Recently we have been picked up by a few Google searches for information on retirement of Methodist ministers. They no doubt drew a blank because it’s not a matter on which we’ve ever posted, so this is an attempt to rectify that omission.
In principle, Methodist ministers never retire: a minister who “sits down” in the ministry ceases to have a pastoral charge but is nevertheless expected to continue to contribute to the ministry of the Church for as long as he or she is able. Standing Orders 790 (Application to become Supernumerary), 791 (Status and Stationing) 792 (Continuing Ministry) and 793 (Return to the Active Work) apply to the situation.
Under SO 790 a presbyter or deacon in Full Connexion who will have been stationed for at least ten years at the end of the current connexional year (which runs from 1 September to 31 August) may seek permission to become a supernumerary with effect from the end of that year. Permission to become a supernumerary is given by the Conference or, in cases of urgency on grounds of ill-health, by the President of Conference. Except where the request is because of ill-health, permission will normally be granted only where the date on which the minister would become supernumerary coincides with the expected end of the minister’s current appointment as agreed in a previous connexional year or after curtailment. A minister may also apply for permission to become supernumerary on compassionate grounds.
Under the terms of SO 792, unless otherwise directed by a church court, a supernumerary is expected to continue in the exercise of ministry as he or she is able in collaboration with those in the active work in the Circuit in which he or she is stationed (or elsewhere by agreement with the appropriate Superintendent or Chair). A supernumerary presbyter exercises a continuing ministry of word, sacrament and pastoral responsibility, while a supernumerary deacon exercises a continuing ministry of service and witness.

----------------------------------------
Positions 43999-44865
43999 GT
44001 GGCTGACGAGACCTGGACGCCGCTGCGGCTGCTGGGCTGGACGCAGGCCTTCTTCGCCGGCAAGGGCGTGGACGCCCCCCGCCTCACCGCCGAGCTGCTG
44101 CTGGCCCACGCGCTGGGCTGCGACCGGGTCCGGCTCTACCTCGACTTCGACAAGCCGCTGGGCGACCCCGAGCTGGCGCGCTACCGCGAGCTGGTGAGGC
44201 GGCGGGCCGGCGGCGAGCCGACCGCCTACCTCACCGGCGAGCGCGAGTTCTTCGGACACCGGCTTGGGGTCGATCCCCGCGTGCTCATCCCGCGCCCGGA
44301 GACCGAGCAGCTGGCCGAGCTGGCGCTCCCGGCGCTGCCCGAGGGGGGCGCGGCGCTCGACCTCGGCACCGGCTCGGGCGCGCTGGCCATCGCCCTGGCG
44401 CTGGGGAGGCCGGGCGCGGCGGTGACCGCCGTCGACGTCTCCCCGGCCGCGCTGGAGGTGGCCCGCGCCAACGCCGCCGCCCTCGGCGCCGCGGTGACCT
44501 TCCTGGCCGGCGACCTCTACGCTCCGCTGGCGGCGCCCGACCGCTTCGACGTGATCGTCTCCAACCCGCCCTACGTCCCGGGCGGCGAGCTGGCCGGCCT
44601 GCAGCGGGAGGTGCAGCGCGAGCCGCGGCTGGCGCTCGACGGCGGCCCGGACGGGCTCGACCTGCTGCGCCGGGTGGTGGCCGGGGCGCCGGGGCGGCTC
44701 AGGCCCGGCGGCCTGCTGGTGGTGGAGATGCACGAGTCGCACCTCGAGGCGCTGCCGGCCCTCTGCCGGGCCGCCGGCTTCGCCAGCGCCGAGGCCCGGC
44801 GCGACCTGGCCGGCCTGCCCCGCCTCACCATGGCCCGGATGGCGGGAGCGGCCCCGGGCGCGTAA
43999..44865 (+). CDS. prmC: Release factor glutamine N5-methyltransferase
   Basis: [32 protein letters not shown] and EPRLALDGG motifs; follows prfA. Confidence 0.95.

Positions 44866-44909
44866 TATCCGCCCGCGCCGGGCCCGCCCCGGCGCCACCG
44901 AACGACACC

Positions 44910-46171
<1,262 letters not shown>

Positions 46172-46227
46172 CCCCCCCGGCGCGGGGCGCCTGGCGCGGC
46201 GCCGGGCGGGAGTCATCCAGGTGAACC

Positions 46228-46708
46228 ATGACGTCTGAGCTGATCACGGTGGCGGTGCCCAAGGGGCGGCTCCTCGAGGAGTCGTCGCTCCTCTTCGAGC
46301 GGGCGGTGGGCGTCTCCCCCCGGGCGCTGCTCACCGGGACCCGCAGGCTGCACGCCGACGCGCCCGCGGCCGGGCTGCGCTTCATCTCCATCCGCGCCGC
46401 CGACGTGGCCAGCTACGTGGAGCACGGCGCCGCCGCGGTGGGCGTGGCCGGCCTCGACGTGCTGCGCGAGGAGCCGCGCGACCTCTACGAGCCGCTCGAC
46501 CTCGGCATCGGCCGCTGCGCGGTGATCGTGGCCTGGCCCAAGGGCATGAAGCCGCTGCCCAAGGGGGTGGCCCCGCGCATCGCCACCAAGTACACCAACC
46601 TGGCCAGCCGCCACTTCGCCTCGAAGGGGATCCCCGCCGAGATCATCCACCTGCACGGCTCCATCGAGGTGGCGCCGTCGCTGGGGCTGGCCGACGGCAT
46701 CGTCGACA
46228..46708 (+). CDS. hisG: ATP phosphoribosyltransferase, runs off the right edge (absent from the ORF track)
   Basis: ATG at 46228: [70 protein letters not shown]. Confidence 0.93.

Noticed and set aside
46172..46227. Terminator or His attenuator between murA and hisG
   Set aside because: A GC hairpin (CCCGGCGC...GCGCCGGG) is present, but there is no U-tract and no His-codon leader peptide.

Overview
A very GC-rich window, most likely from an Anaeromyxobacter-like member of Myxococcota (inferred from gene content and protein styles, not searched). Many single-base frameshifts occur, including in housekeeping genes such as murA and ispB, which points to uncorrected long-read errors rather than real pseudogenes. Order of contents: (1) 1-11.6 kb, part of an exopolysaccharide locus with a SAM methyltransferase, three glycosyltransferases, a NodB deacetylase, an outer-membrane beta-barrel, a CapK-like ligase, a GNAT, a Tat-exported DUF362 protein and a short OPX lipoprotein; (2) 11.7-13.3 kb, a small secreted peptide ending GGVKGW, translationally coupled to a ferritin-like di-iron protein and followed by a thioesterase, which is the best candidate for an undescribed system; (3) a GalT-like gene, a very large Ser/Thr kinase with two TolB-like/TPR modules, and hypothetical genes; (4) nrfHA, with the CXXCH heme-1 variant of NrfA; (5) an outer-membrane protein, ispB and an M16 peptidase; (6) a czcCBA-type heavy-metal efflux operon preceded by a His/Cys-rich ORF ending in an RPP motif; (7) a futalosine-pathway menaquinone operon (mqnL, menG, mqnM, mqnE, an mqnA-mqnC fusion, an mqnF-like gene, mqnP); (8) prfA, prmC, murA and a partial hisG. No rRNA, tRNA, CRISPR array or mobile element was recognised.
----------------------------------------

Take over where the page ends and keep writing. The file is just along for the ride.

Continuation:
A supernumerary minister who undertakes pastoral work on a regular basis in a Circuit or institution connected with the Church does so under a written agreement entered into with the consent of his or her Chair and the appropriate Superintendent or head of institution and, in the case of a deacon, the Warden of the Methodist Diaconal Order.
Under SO 793, where it is desired that a supernumerary presbyter should exercise pastoral charge in a Circuit, to be eligible to do so he or she must apply to return to the active work. An application for permission to return to the active work is normally made to the Stationing Advisory Committee; however, a minister who was made a supernumerary as a result of disciplinary action must apply to the President.
The amount of any pension to be received by a minister from the Methodist Ministers’ Pension Scheme and the age at which it is to be received are governed by the Rules of the Scheme. Currently, the “Normal Pension Date” for a member of the Scheme is 31 August in the calendar year of attaining male State Pension Age (which means that it will rise as the qualifying date for the State Retirement Pension rises). For service prior to 1 September 2013, the Normal Pension Date is 31 August in the calendar year in which the member reaches 65.
The basic principle governing the relationship between minsters and the Church is that, on being received into Full Connexion, the minister enters into a lifelong covenant relationship with the Church – not into a contract of employment. The special nature of the relationship was recognised by the Supreme Court in President of the Methodist Conference v Preston  UKSC 29, about which we posted at the time. As Lord Sumption JSC pointed out:
“Quite apart from the individual covenant which every member makes with her Church and with her God, the Methodist Church is an evangelical Church. That is why retired ministers are still expected to do what they can to further the work of the Church and no person in full connexion can give up her commitment to do this without its permission” [para 46].
With thanks to the Revd Gareth Powell for directing us to the relevant Standing Orders.